I normally agree with much of what Think Progress writes, but not in one of its latest pieces on how Senate Democrats stand on Gorsuch appointment. It’s interpretation of their stand is obvious from subheadings of “Team Spine”, “Team ¯\_(ツ)_/¯”, and “Team Trump”.
I am not happy with a Gorsuch appointment because of his strong beliefs against the Chevron Defense. This legal standard has allowed federal agencies to survive challenges to laws typically related to the environment and endangered species. He’s also a conservative judge when we had a chance to appoint a moderate who would actually make decisions based on the law, not ideology.
At the same time, Gorsuch is a much better option than some of the judges Trump was considering. And these latter judges may be up for consideration in the next few years if another Justice retires or dies. Gorsuch has demonstrated a willingness to buck conservatives in decisions if he interprets the law in a way that’s independent of their reasoning.
If I were a Democratic Senator, I wouldn’t vote for Gorsuch, but I wouldn’t filibuster his appointment, either.
By not voting for Gorsuch, I’m signaling that I believe the seat he’ll feel is a stolen seat. I’d want him to know that this “stolen seat” legacy will follow him throughout his years, and his decisions. I’d want him to think about this legacy, especially in light of his professed love of the law. I’d want him to remember that Merrick Garland is highly qualified, more experienced, and was lawfully appointed by the President of the United States.
However, by not filibustering him, I am acknowledging that he is a better option than what we could face from Trump. It’s a long two years until the Senate race when we can hopefully take back the Senate. The Senate Republicans will destroy the SCOTUS filibuster rule if Democrats filibuster Gorsuch. Guaranteed.
Gorsuch will still be judge, but we’ll have lost the ability to force in-depth, stringent confirmation hearings for future appointees; hearings that may cause some Senate Republicans to question whether what’s being said in these hearings is worth the possible hit in their upcoming re-election bid. Because there’s a whole lot of Republicans coming up for re-election along with the Trump administration in 2020.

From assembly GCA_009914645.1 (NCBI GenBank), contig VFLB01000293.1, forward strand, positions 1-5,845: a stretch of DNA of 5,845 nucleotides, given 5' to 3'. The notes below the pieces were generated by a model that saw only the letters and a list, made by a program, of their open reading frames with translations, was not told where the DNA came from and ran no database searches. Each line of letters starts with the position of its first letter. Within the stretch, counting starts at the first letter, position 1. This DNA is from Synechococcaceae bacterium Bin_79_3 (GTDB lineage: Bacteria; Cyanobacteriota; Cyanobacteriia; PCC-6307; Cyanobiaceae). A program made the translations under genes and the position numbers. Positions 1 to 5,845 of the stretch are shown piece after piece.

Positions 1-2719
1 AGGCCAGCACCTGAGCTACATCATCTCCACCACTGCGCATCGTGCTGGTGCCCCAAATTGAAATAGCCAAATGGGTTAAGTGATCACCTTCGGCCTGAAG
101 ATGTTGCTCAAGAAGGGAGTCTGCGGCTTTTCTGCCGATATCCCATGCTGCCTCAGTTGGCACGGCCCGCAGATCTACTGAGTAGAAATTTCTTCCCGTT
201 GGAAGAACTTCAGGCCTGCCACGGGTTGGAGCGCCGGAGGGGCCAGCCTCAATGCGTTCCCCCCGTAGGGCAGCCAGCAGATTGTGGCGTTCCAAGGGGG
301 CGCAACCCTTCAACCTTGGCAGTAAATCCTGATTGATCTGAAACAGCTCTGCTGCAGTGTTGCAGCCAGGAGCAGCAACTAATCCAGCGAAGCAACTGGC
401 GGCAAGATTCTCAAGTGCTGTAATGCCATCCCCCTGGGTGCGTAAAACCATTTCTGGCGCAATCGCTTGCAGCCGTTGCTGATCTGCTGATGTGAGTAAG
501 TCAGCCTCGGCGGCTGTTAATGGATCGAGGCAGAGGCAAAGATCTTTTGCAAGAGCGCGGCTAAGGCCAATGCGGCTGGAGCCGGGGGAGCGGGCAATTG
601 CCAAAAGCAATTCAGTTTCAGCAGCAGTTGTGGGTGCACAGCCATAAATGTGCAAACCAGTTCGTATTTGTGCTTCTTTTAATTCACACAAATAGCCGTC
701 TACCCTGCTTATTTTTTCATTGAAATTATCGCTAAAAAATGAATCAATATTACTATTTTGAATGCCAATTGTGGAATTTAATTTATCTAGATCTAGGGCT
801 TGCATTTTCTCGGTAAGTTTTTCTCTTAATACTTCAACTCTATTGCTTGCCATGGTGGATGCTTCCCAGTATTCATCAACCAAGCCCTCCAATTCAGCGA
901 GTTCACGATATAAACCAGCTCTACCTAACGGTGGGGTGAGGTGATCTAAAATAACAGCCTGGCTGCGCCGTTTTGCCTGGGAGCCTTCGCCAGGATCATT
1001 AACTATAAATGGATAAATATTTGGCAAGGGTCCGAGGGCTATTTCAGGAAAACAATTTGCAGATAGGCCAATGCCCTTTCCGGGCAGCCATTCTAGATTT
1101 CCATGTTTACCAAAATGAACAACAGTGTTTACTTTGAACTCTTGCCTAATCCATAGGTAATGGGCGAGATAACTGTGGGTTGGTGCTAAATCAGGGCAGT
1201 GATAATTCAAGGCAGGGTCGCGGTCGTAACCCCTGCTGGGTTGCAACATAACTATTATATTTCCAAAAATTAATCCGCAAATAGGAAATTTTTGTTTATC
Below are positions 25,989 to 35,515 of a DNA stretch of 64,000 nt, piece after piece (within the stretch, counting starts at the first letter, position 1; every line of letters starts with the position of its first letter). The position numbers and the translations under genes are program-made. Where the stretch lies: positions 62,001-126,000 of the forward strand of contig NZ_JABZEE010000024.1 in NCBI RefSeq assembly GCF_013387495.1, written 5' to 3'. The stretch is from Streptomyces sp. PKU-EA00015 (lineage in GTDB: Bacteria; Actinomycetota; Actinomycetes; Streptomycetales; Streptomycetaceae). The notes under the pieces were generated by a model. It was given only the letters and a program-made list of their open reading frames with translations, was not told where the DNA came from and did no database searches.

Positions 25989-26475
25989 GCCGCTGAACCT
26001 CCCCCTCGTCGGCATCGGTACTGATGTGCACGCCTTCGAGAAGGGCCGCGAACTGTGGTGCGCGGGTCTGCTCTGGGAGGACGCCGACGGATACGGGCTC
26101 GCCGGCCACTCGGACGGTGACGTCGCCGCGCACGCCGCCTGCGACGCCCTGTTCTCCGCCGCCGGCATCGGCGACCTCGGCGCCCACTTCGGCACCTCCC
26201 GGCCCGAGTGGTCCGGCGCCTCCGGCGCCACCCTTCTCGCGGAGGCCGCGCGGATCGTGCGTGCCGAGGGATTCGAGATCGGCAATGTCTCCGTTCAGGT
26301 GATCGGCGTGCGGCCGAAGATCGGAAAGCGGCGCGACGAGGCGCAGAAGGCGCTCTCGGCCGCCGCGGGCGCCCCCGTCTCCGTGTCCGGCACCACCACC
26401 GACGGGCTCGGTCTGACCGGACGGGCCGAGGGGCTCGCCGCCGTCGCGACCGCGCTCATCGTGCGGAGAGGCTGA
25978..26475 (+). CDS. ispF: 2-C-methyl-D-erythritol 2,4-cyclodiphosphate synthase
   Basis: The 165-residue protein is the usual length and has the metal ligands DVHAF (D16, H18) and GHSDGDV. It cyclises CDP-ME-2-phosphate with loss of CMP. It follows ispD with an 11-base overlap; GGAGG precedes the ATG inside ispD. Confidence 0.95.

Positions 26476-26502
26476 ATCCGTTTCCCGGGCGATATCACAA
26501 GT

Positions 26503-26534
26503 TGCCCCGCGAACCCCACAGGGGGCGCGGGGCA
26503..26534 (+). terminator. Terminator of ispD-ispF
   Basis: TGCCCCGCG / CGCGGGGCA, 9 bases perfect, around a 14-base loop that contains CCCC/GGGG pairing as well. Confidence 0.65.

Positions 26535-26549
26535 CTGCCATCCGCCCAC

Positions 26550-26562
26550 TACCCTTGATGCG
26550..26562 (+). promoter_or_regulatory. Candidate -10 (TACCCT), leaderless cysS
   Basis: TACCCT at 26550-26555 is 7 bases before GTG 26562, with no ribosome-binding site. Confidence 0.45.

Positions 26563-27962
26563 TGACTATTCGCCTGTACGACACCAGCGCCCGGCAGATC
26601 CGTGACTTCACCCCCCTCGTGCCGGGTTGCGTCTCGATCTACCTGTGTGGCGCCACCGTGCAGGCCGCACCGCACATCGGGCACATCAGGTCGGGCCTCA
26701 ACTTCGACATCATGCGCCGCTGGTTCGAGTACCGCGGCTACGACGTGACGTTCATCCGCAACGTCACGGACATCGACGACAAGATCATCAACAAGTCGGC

With the filibuster in place, Senate leaders are going to be more willing to allow for lengthy, robust questioning during the committee hearings, in hopes of appeasing those who might be thinking of filibustering the appointment. Without the threat of filibuster, why should they waste time when they know the control the votes to just vote the person in?
A longer confirmation process may expose information that not only is game changing for Democrats but could be game changing for some Republicans. Republicans who might actually join the Democrats…especially if they’re coming up for re-election.
That’s my take. Others, including many Democratic Senators, have different takes. Regardless of how each Senator handles the Gorsuch appointment, one thing I’m adamant about: I’m not turning this into a purity test for Democrats.
Purity tests, inspired by Sanders and sledgehammered by Jill Stein, helped us lose the election and put Trump into the Presidency. Trump’s Presidency has already hurt people. Trump’s Presidency has already killed people.
That Garland isn’t a Supreme Court Judge is the Republicans’ fault. That Gorsuch and not Garland is the current choice is Trump’s fault. Trump, his cabinet, and the Republican-controlled Congress are, and will remain, my only targets. My entire focus is to limit the damage this Congress and President can do, and to kick them all out in the next three federal elections. To me, nothing else matters.
Too much is at stake to play purity games.